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* CoverVersion: For the encore of his 2003 set at Glastonbury (which can be found on the bonus disc of ''18: The B-Sides''), he and his band do a cover of Music/{{Radiohead}}'s "Creep," of all songs.



* GreatestHitsAlbum: ''Go: The Very Best Of Moby.'' It focuses mostly on his early 2000s wave of success.

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* GreatestHitsAlbum: ''Go: The Very Best Of Moby.'' It focuses mostly on his early 2000s wave of success. There's also ''Songs (1993-1998)'' which is designed for fans who climbed on board after ''Play'' became a success.


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* OminousLatinChanting: "Novio."
12th Sep '15 8:44:14 PM wyattte
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* ShirtlessScene: When the famous "Thousand" is played live, it's usually Moby shirtless and

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* ShirtlessScene: When the famous "Thousand" is played live, it's usually Moby shirtless shirtless, standing on his keyboard, pounding his fists, raising his arms, and staring stoically into the audience. All while a bajillion lights flash on him.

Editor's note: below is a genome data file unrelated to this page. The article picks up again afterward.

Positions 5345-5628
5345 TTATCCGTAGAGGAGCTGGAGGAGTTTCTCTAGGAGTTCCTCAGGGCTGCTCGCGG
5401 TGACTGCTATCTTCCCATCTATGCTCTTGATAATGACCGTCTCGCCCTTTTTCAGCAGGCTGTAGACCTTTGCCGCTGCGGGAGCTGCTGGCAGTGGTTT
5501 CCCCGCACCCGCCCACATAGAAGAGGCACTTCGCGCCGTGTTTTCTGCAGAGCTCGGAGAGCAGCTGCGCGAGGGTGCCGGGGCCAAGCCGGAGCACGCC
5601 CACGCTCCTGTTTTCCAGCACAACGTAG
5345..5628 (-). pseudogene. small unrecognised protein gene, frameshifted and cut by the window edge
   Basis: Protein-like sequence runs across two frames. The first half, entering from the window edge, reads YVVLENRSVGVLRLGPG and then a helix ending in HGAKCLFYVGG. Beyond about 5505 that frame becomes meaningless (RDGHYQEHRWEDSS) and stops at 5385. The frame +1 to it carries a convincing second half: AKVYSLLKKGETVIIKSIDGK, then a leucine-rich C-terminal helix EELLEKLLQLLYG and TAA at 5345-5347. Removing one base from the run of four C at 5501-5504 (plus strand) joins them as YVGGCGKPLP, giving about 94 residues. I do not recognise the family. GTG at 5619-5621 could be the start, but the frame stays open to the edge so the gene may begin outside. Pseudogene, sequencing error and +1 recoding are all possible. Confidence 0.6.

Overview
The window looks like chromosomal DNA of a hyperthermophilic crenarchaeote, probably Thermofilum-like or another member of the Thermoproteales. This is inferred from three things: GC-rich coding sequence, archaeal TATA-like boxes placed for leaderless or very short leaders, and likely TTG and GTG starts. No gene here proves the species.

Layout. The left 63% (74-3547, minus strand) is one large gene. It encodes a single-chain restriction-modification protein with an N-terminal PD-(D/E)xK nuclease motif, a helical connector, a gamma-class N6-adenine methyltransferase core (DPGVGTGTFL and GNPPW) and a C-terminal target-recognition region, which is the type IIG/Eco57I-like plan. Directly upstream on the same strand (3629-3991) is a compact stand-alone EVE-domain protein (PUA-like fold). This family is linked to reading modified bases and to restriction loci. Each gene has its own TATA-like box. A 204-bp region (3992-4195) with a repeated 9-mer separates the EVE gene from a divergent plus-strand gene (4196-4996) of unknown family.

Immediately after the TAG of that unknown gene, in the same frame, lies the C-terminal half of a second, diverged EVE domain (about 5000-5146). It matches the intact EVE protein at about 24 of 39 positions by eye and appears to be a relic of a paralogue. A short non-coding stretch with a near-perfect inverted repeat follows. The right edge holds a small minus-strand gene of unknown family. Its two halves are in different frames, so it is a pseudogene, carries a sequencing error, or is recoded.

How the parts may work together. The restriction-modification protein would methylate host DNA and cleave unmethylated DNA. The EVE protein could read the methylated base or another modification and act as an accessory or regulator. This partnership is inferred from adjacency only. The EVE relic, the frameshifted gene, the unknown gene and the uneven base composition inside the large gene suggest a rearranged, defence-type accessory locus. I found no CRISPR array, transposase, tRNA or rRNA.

12th Sep '15 8:40:53 PM wyattte
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to:

[[caption-width-right:275:''"[[ChildProdigy I grew up playing classical music,]] but I've always loved [[ElectronicMusic electronic music]], because it always to me sounds like [[FutureMusic the future.]]"'']]


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* {{Bowdlerise}}: When "That's When I Reach For My Revolver" was released as the lead single from ''Animal Rights,'' he changed the titular phrase to "That's When I Realize It's Over" to appease MTV. He also changed the line "Its dead eyes look upon us" to "Instead they look upon us."


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* HumbleHero: Considering how much of an icon he is in ElectronicMusic, Moby may be one of the most humble guys in the business.


Added DiffLines:

* ShirtlessScene: When the famous "Thousand" is played live, it's usually Moby shirtless and
12th Sep '15 6:23:35 AM wyattte
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After this he released ''18,'' which played around with the ''Play'' formula to decent success, before attempting another rock-oriented record in 2005 with ''Hotel.'' This time it was less alternative rock and more of a slicker, radio-friendly rock sound, and while not a failure by any means, it received very mixed reviews. Moby, who was personally unsatisfied with how ''Hotel'' turned out, decided to step back from the mainstream spotlight. He began by returning to his techno roots with ''Last Night,'' and then creating a more mournful, downtempo record with subsequent records. While more of a cult figure now rather than the major player he once was, he's received plenty of critical success in the years since.